So, you’ve made it up the mountain to Monteverde and visited a cloud forest reserve or two, but now you’re ready for something different. How about swimming in warm thermal pools, visiting an artist’s workshop en route to fabulous views of the Gulf of Nicoya, basking in a butterfly garden, or venturing out on a more ambitious hike, to be rewarded with views of Arenal Volcano? Below are a few of our favorite outings in the Monteverde region, all of them beyond the reserves.
A short taxi ride outside of Monteverde, Finca Lindora is a family-owned farm with warm thermal pools set next to a bubbling river. You’ll start at the farmhouse and then amble, for about half an hour on horseback or foot, down a verdant valley, with sweeping views, to a wooded riverbank where the family has built rock-walled pools. The water is not hot, but we find it perfectly comfortable to pass an hour or more, and also love the walk coming and going. In our minds, this is one of Monteverde’s best-kept secrets. Call for reservations and more details.
Within walking distance of both Santa Elena and Monteverde, the Monteverde Butterfly Gardens is another place our family loves to visit. Included in the price of admission is a very professional, hour-long tour. In the four tented gardens you’ll meet all sorts of bugs and arachnids, including a tarantula, scorpions, leaf cutter ants (with a peek inside their colony) and, of course, all sorts of butterflies. The guides here are pros. After our visit, we found ourselves identifying all sorts of butterflies around Monteverde.
One of the limitations of the cloud forest is that with all of the dense vegetation, it’s hard to get up out of the green to get a good mountaintop view. Though I said this post would cover options beyond Monteverde reserves, Valle Escondido or Hidden Valley, located just next to the Monteverde Butterfly Garden, is technically a reserve, but feels like much more. With a very manageable 1.8 kilometer trail loop, dotted with one spectacular view after another, Valle Escondido offers something unique. You’ll see a waterfall, my favorite hollow ficus tree in Monteverde, and several breathtaking views of the Gulf of Nicoyo. If you’re lucky to visit on a misty day (often the case in Monteverde), your views will be topped with rainbows. The generous owners of Valle Escondido allow public access to the trails, but I recommend supporting their efforts by combining your visit with lunch in their café, or possibly even a stay at the Monteverde Inn, located in the reserve.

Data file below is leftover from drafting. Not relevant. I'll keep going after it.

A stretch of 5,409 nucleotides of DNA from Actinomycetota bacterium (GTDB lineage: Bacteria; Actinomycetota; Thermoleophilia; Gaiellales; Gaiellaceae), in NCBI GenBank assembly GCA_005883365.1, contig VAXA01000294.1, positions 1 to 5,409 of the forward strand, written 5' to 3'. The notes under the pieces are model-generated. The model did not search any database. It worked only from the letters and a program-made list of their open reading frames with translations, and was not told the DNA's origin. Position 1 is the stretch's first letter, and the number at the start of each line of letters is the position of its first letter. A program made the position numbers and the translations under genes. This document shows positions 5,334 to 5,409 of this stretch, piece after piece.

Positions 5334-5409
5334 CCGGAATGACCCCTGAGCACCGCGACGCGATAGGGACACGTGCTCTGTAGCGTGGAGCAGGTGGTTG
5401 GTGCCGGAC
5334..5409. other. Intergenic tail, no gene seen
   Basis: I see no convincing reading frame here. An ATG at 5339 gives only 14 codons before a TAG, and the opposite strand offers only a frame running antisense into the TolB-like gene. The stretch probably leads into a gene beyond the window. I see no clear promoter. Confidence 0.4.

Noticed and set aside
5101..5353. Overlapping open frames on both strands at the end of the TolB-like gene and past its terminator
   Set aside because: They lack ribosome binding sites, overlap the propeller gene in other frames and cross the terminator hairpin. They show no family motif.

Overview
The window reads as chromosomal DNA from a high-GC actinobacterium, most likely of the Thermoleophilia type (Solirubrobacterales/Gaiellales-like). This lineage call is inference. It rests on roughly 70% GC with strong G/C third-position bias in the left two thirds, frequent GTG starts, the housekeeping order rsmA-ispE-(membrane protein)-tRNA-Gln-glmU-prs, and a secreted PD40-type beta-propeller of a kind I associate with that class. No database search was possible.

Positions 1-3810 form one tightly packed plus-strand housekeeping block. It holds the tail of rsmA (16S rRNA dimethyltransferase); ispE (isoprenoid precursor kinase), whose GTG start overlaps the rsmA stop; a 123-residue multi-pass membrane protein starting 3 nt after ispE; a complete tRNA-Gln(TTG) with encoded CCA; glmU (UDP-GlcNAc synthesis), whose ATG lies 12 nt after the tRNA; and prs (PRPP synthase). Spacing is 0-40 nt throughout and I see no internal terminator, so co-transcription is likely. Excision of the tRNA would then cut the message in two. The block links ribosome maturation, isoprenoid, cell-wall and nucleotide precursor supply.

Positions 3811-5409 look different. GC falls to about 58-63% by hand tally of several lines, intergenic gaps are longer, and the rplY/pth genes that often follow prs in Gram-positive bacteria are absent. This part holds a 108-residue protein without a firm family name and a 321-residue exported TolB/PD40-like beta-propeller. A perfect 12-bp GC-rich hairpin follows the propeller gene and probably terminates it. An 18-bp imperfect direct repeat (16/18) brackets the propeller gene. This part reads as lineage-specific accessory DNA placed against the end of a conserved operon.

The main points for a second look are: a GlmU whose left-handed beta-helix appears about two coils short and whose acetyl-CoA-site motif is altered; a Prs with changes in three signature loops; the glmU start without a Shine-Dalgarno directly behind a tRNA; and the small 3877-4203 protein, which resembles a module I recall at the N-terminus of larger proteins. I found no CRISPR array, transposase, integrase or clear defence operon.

Roberto Wesson’s Studio and the San Luis Valley
For those looking to combine art with outdoor adventure, this is the perfect outing. Have the Santa Elena-Monteverde bus drop you off near the Villa Verde Hotel; start walking southwest on the road that splits off to the right, heading toward the San Luis Trocha. You’ll wander along the road cut through pasture (and possibly get to say “Hello!” to the horse featured at the head of this post). After about a half mile, you’ll see a gate and sign reading Arte Jaguar. If the gate is open, it means Roberto Wesson is home and at work in his gallery. Roberto is extremely gracious about welcoming guests. When we stopped in, unannounced, he showed us his koi pond, his collection of hundreds of orchids (Roberto is also a naturalist guide), and his stunning studio and paintings. Consider buying one of Roberto’s very reasonably priced prints after your visit. (We hope to bring several of them home to the U.S. with us when we return next summer.) If you continue down the road from the gallery, the dirt surface will turn to concrete, signaling that things are about to get steep, but also that the views of the San Luis Valley and the Gulf of Nicoya beyond are about to get spectacular. Halfway down the paved section you will see two wooden benches and the mirador, or lookout. Enjoy the view!